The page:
Lettuce was first cultivated by the ancient Egyptians who turned it from a weed, whose seeds were used to produce oil, into a plant grown for its leaves. The Romans referred to lettuce as lactuca (lac meaning milk in Latin), an allusion to the white substance, now called latex, exuded by cut stems. Lettuce appears in many medieval writings, especially as a medicinal herb. By the late 1900s the consumption of lettuce had spread throughout the world. Lettuces have a wide range of shapes and textures, from the dense heads of the iceberg type to the notched, scalloped, frilly or ruffly leaves of leaf varieties. Some varieties are used at the baby leaf stage for salad mixes or allowed to develop into the familiar head lettuce.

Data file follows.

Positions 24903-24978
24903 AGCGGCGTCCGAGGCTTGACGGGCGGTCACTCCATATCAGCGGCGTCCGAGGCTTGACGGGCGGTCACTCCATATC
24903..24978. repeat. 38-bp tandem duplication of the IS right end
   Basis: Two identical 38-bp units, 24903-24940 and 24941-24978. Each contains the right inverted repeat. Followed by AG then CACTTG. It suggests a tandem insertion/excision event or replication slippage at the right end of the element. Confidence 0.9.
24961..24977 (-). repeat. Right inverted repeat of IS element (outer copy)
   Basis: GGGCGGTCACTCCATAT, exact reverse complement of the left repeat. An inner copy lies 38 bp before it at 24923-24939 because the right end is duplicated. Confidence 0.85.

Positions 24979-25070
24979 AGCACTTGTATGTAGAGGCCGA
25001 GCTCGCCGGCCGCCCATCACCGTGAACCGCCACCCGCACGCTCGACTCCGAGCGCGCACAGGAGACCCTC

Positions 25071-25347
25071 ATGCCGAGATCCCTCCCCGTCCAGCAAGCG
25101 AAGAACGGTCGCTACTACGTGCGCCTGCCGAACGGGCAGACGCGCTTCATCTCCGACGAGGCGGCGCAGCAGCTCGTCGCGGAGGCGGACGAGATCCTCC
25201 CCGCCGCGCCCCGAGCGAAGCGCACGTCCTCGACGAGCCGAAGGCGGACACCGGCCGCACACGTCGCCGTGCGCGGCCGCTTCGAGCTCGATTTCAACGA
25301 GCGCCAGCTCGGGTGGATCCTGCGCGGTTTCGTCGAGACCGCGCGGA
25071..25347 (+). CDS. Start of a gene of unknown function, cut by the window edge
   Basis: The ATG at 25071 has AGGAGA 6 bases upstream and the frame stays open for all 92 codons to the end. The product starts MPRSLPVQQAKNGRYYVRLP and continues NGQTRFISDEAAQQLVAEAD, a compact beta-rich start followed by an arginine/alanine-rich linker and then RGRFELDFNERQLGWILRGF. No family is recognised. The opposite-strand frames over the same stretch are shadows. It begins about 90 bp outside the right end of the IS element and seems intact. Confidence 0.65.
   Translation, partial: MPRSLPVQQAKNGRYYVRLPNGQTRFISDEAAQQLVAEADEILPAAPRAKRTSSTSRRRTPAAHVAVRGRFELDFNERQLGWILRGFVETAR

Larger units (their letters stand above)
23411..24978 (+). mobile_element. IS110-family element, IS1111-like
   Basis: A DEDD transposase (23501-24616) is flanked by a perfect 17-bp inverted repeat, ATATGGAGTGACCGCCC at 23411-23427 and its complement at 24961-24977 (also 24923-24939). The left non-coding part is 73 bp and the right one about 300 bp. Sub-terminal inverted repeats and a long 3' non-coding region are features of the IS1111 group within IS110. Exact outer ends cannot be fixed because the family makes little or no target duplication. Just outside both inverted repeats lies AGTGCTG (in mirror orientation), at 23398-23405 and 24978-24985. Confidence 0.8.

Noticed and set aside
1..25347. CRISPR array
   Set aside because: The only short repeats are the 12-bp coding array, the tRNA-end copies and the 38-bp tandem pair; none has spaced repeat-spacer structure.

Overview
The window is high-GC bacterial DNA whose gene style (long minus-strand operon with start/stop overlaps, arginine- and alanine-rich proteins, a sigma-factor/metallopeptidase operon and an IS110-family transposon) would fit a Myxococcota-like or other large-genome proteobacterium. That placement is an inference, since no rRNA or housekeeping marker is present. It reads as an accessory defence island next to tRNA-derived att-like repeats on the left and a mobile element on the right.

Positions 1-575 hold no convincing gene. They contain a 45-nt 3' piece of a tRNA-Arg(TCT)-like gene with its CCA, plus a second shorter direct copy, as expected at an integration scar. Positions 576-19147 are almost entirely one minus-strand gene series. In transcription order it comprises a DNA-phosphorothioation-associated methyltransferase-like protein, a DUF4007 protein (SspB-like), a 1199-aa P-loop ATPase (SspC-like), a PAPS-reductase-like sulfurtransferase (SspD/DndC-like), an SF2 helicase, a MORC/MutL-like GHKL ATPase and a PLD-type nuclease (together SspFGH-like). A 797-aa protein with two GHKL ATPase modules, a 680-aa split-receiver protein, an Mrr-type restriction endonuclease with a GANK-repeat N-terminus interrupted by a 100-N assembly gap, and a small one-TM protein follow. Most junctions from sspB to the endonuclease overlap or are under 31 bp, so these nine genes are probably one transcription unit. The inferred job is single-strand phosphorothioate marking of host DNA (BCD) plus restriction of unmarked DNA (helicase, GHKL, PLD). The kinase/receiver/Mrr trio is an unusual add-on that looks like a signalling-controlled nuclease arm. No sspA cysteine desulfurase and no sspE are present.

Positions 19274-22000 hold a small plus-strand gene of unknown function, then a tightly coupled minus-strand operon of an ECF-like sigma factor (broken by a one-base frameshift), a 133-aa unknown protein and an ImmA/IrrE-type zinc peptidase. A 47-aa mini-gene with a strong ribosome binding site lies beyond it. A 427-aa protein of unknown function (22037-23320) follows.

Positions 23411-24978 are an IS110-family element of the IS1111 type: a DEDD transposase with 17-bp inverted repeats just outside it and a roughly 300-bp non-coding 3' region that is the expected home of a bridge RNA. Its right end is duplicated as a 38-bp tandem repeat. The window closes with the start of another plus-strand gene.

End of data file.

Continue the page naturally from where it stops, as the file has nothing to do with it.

Availability may vary by variety and with weather conditions.
Store green and red leaf lettuces unwashed in a loosely closed plastic bag in the refrigerator. They will keep for 2 to 3 days.
Store Romaine lettuce unwashed in a loosely closed plastic bag in the refrigerator. Romaine should last for up to a week.
Store Butter head lettuce unwashed in a loosely closed plastic bag in the refrigerator. It should keep for 2 to 3 days. If you wash the leaves, dry them thoroughly, and refrigerate in a tightly sealed plastic bag, Boston lettuce will last for about a week.
Place lettuce into a bath of cold water will re-hydrate lettuce that has wilted slightly;
Head lettuces can be used as salad greens by hand tearing leaves into bite sized pieces;
Use instead of bread for sandwiches and wraps;
Cook butter head lettuce with spring peas and mint for a traditional French dish;
Make lettuce pesto by using half herbs and half lettuce, nuts of your choice, a little lemon juice, and plenty of olive oil;